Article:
I have dreamed of being a writer ever since I was 7. Lack of resources and (real) creativity, my sister and I published our own newsletter to be read by the people in our household (including, my maids and driver. Of course, we forced them to read it.) Some people may argue and call our lame attempt ‘creative’, but who am I kidding? You got to a certain age when you should just stop living in denial.
I guess I was quite an artsy kid, because I loved language and arts growing up. English course never felt like an obligation to me, I loved learning new words, composing essays and talking in some language other than my mother tongue, and English was the first foreign language I studied. I wonder if I would share the same passion had my mom enrolled me in Chinese class instead. In my free time, my sisters and I liked drawing and making stories too; we had this erasable drawing pad where we would draw on while creating storyline on the spot. I loved drawing class at school, and I enjoyed designing letters and decorating pages. During my elementary years, my mom put me in drawing course and I remembered being so excited, we learned things like how to combine colors and create more natural, flawless color transformation. It may sound silly, but I actually think even that drawing class has helped transform me into the kind of person I am today. In a way that I can't really describe.
I started writing short stories for kid magazines too. I remember making so many stories and putting them in envelopes to be sent to the magazine, but I don’t remember ever really sending them. Maybe because I never really thought I would win, and I got embarrassed from the idea that someone else might actually read them. But in the comfort of my own home, my short stories were read by my sisters.
As time went by, my passion of becoming a writer had both its ups and downs. There were periods when I intensely wrote in my journal every day. It was almost like an itch, as if I couldn’t be content if I haven’t come up with any posts in a day. On the other hand, I had some hibernating moments too, vacuums in my life where I stopped writing altogether. During these times, a thought of just having a regular job crossed my mind, the kind of job where I shouldn't need to constantly think or be creative because I didn't know if I could handle that kind of pressure. Pressure of having to constantly come up with good, innovative pieces no one else has ever thought of before.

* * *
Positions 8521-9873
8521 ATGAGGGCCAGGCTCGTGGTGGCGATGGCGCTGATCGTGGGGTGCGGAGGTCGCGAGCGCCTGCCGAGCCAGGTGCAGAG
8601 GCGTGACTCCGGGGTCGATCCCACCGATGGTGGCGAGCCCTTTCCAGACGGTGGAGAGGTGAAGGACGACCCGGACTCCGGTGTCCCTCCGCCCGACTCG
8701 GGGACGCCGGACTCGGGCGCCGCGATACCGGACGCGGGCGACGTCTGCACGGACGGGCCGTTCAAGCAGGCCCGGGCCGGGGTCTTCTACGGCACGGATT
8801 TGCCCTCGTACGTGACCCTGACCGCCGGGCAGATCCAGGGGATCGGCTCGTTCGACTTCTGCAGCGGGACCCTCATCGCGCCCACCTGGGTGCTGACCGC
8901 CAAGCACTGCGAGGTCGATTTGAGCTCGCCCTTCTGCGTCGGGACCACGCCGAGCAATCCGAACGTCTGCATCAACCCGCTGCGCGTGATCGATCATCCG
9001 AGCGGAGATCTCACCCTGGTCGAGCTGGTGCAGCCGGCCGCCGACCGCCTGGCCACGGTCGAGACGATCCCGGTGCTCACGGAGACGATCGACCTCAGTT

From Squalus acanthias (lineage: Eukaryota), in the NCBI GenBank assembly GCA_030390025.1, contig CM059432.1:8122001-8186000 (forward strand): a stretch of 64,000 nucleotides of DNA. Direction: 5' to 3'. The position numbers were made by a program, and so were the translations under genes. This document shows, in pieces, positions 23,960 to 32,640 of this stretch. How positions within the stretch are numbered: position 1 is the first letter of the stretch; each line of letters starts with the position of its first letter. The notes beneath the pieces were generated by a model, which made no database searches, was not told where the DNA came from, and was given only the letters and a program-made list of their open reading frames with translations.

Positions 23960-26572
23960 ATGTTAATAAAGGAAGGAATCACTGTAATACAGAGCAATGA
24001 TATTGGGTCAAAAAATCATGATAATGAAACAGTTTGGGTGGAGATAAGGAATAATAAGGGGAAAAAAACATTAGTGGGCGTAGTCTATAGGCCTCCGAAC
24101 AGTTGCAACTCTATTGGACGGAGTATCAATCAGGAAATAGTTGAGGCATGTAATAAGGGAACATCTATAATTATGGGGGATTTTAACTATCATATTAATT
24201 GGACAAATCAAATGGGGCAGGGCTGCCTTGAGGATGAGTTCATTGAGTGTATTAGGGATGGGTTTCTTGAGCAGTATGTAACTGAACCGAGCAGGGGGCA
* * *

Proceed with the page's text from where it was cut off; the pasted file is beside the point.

I saw myself being engrossed in one thing after another. Somehow I couldn’t stick to one thing in a long period of time, and it was frustrating at times, not knowing what I really wanted to do. Loving something now didn’t mean that I would still love it the next day. It all seemed too dangerous, almost just like a gamble.
But thinking about it, even though I had my moments of intense productivity when it comes to writing, I seemed to always go back. After some 15 years of writing on and off, I could still say that for the most part, I really enjoyed expressing myself in words, and I couldn’t imagine not being able to do so.
At the end of the day, maybe having passion about something doesn’t necessarily mean you have to feel so strongly about it all the time. Or, hey, maybe this just applies to me because I have such a short attention span.
For the past years, I thought to myself that sure, it would be so sweet if I could write for a living, but the act of writing itself is therapheutical enough that I would merely be content with doing it as a past-time. Or, having to do it as a part of job, not necessarily all of it.
When I was interning at a PR company last year, my colleague told me this valuable piece of advice. “You don’t have to work in a publication to be able to write,” she said. “Starting out in PR is a terrific way to build contacts, get to know the business, and hey, there are lots of opportunities for you to write here in PR. You may not be in the frontline just yet, but everyone starts from somewhere.”
I guess I had this obsession of seeing my name in print that I focused on the ‘official position’ than in the act of writing itself.
But isn’t it funny how when you stop wanting something, you get it? Okay, it’s not like I’ve stopped wanting to write for a living, but I’ve developed a more reasonable idea of my so-called-dream job. I went from being ‘I’d write a regular column for a magazine like Carrie Bradshaw’ to ‘Who am I kidding? I have no experience, who would hire me? And even if they would, who cares about what I think of guys in skinny jeans’?
As dorky as it sounds, I have a thought that maybe, I do have a point of view, that I have opinion that may not change the state of living in Africa , but at least can entertain a person or two. If I could write something that can be read by other people, then I’m happy. I guess that’s why I have a blog in the first place, because yeah, I do like writing journals for my personal pleasure, but I like the idea that I get to share my experiences with others too.
Now, I’m just taking each day as it goes by, enjoying the process and not thinking too much about the details.
I can safely say that I’m pretty happy with where I am right now. I see platform for me to grow, learn, and inevitably, make mistakes. And that's alright.
Today, our latest magazine is officially out, and I got to see my name there, in real print. And I feel lamely, dorkily proud. I don't really know about later, but I believe that only we ourselves have the ability to shape our future.